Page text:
William Armstrong Percy III

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William Armstrong Percy, III
Born (1933-12-10) December 10, 1933 (age 80)
Memphis, Tennessee
Occupation Professor, historian, encyclopedist, and gay activist

William Armstrong Percy III (born December 10, 1933) is an American professor, historian, encyclopedist, and gay activist and pederasty rights advocate. He taught from 1968 at the University of Massachusetts Boston, and started publishing in gay studies in 1985.

Early life and education[edit]

William was born to Anne Minor Dent and William Armstrong Percy, II, of the Mississippi Percy family. His mother was raised by her widowed uncle, the distinguished Memphis lawyer Dent Minor, scion of 17th-century settlers of those names in Maryland and Virginia. His great-uncle John B. Minor taught law at the University of Virginia from 1845 to 1895 and served for decades as dean of the Law School.

After graduating as valedictorian of Middlesex School (in Concord, Massachusetts) in 1951, Percy went to Princeton University, where he entered the Special Program in the Humanities. He struggled with the rejection and persecution of gays during the McCarthy years. At a time when conscription was still in effect, he volunteered for the U.S. Army. In his military stint, Percy studied Norwegian at the Army Language School. He worked as a French interpreter on loan to the Central Intelligence Agency on the island of Saipan.

Following the completion of his military service, Percy completed his B.A. in 1957 at the University of Tennessee. He spent a year obtaining a Certificato from the University of Naples. He went on to earn an M.A. from Cornell University, followed by an A.M., and in 1964 his Ph.D. from Princeton.

Career[edit]

Percy taught at the University of New Orleans, Louisiana State University, and the University of Missouri at St. Louis for two years each. In 1968 he moved to the University of Massachusetts at Boston. After gaining tenure and promotion to full professor there, in 1975 Percy "came out" to colleagues. He joined the fight for equal rights for gays in 1982, and three years later began publishing in gay studies.

Paul Cartledge, of the University of Cambridge, described Percy's Pederasty and Pedagogy in Archaic Greece (1996) as the first work to try to go beyond Kenneth Dover's groundbreaking but homophobic Greek Homosexuality..[1]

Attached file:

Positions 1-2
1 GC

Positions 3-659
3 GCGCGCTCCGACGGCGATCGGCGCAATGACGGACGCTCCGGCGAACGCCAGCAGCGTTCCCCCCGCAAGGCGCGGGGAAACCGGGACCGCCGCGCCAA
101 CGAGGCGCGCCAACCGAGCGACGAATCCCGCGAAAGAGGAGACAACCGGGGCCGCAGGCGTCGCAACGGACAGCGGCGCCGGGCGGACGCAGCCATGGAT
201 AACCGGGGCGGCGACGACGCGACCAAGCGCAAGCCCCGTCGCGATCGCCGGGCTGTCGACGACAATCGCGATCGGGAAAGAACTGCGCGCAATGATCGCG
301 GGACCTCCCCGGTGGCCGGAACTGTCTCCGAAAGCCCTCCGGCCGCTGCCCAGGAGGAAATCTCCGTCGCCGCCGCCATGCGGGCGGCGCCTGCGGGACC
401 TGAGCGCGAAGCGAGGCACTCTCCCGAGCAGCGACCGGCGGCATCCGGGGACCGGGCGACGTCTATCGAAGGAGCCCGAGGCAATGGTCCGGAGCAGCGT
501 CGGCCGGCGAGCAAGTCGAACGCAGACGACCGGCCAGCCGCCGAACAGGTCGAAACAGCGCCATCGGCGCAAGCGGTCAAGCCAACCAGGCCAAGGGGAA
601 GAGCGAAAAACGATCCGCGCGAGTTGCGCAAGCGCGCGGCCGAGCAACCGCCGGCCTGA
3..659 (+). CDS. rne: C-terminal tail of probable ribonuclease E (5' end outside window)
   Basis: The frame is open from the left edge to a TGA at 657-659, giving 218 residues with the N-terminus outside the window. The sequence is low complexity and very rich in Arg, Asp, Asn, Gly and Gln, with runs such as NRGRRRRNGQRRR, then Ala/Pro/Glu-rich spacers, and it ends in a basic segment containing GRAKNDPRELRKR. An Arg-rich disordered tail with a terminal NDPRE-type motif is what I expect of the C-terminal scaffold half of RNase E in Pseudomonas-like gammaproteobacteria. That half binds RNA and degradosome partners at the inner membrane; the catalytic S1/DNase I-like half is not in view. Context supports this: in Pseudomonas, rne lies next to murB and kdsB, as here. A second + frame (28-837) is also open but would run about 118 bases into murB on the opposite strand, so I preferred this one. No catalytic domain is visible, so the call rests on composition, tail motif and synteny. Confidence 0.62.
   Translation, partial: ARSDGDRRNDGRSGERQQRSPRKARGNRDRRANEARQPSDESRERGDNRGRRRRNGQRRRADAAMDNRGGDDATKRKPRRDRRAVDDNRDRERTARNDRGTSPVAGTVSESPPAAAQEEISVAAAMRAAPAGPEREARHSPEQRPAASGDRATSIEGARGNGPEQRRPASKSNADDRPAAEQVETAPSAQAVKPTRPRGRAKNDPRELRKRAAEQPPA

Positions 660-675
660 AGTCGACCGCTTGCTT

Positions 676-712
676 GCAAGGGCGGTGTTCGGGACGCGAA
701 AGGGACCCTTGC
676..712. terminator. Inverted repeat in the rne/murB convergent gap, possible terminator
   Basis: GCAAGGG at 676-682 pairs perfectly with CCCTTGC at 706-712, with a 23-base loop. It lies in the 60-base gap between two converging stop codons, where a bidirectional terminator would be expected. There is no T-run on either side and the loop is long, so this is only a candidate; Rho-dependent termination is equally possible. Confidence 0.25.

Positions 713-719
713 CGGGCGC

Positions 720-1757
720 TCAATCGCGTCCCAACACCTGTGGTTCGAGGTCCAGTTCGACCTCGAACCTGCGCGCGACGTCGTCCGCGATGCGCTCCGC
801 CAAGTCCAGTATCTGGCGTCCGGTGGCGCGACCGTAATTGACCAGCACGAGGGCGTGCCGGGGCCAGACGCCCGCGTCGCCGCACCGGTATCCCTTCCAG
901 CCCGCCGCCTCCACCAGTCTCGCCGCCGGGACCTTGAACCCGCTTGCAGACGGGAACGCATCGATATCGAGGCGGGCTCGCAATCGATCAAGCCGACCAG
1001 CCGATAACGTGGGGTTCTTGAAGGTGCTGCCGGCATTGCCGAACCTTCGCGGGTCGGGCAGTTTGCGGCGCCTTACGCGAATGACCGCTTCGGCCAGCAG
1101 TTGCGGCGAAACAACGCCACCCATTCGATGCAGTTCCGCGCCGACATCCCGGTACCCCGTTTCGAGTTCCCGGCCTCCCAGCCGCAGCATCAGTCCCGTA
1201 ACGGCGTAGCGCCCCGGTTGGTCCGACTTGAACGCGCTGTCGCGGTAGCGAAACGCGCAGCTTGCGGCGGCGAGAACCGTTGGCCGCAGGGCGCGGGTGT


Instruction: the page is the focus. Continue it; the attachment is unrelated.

At the time he published Outing: Shattering the Conspiracy of Silence (1994), Percy announced that he was offering a bounty of $10,000 for the person who successful "outed" a living American cardinal, a sitting justice of the U.S. Supreme Court, or a four-star officer on active duty in the U.S. military. In light of the 2003 Supreme Court decision that decriminalized sodomy (Lawrence v. Texas), he amended his bounty offer to exclude a Supreme Court justice, but increased the bounty to $20,000 for a cardinal or a four-star officer.[citation needed]

Notes[edit]

  1. ^ Paul Cartledge, "Review: William Armstrong Percy III, Pederasty and Pedagogy in Archaic Greece", International Historical Review, 19, 1997, p. 887

References[edit]

  • The Age of Recovery: The Fifteenth Century (Vol. X, The Development of Western Civilization series), with Jerah Johnson. New York: Cornell University Press, 1970.
  • Encyclopedia of Homosexuality, Ed. Wayne R. Dynes. 2 vols. New York: Garland, 1990.
  • Outing: Shattering the Conspiracy of Silence, with Warren Johansson. New York: Haworth Press, 1994.
  • Pederasty and Pedagogy in Archaic Greece. Campagne/Urbana: University of Illinois Press, 1996. ISBN 0252022092
  • The Age of Marriage in Ancient Rome, with Arnold Lelis and Beert Verstraete. Lewiston, New York: The Edwin Mellen Press, 2003.

External links[edit]